The Federal Emergency Management Agency has launched an effort to broker settlements for superstorm Sandy victims who have filed lawsuits accusing insurance companies of using fraudulent documents to deny claims.

In a letter to three federal judges overseeing the cases, the agency said it was arranging meetings between lawyers for the companies and the homeowners, who say engineering reports were secretly changed to blame property damage on long-term deterioration, rather than flooding.

The move, lawyers say, was a broad effort to deny millions in coverage to homeowners from the government-run National Flood Insurance Program.

"FEMA leadership is deeply troubled by recent allegations that . . . companies may have relied on questionable and subpar engineering reports when adjusting claims," the agency's deputy associate administrator, Brad J. Kieserman, wrote in the Feb. 13 letter to the three magistrates in New York.

Lawyers for homeowners greeted the move with cautious optimism, saying that after months of stonewalling, FEMA appeared to be addressing the allegations.

"There has been massive fraud perpetrated," said John W. Houghtaling, a Louisiana lawyer whose firm is representing hundreds of homeowners on Long Island and in Brooklyn. "This is an unprecedented action that demonstrates the seriousness of the violations."

Lawyers for insurance companies did not respond to requests for comment. A FEMA spokesman declined to comment.

The federal government underwrites flood insurance, but FEMA hires private companies to administer policies. Kieserman, who was appointed this month to reform the program, said he is assessing how FEMA supervises the private insurers, engineering firms and others who process claims.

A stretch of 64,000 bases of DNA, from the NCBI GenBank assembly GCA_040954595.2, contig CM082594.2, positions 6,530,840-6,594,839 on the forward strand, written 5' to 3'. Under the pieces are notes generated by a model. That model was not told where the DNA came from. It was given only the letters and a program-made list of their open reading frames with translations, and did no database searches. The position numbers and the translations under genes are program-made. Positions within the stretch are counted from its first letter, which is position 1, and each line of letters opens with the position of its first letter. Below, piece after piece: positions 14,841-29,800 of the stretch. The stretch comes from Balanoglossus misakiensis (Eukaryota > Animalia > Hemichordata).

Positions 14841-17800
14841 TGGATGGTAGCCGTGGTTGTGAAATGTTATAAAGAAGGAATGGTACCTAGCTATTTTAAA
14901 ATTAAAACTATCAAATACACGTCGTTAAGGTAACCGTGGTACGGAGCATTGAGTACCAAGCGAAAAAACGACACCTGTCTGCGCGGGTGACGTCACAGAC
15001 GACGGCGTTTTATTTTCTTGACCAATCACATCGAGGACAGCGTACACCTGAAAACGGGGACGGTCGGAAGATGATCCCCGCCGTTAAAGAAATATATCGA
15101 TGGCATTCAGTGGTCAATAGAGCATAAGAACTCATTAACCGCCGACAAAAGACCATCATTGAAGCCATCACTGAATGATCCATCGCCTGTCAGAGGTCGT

The allegations of forgery have drawn broad attention since November, when a federal judge issued an opinion saying it appeared a report was altered for a house in Long Beach.

That report was initially drafted by an engineer who inspected the house weeks after the storm and concluded that the foundation was ravaged by flooding. Yet his findings were overturned by a second engineer who never visited the house and blamed the damage on erosion.

Since then, at least a dozen other homeowners have made similar claims, including in three class-action lawsuits. All told, attorneys say they suspect more than 1,000 reports were forged in New York alone. A judge has scheduled a hearing for Thursday to examine evidence in several of the cases.

The New York State attorney general's office has opened a criminal probe. FEMA has referred the matter to the office of the inspector general.

Flood settlements are paid by the federal government -- not the companies that process claims. Yet critics say the program encourages those private contractors to lowball by penalizing them for overpayments to homeowners -- but not for underpayments.

In December, FEMA announced a series of reforms to ensure claims aren't underpaid, including instituting penalties for underpayments.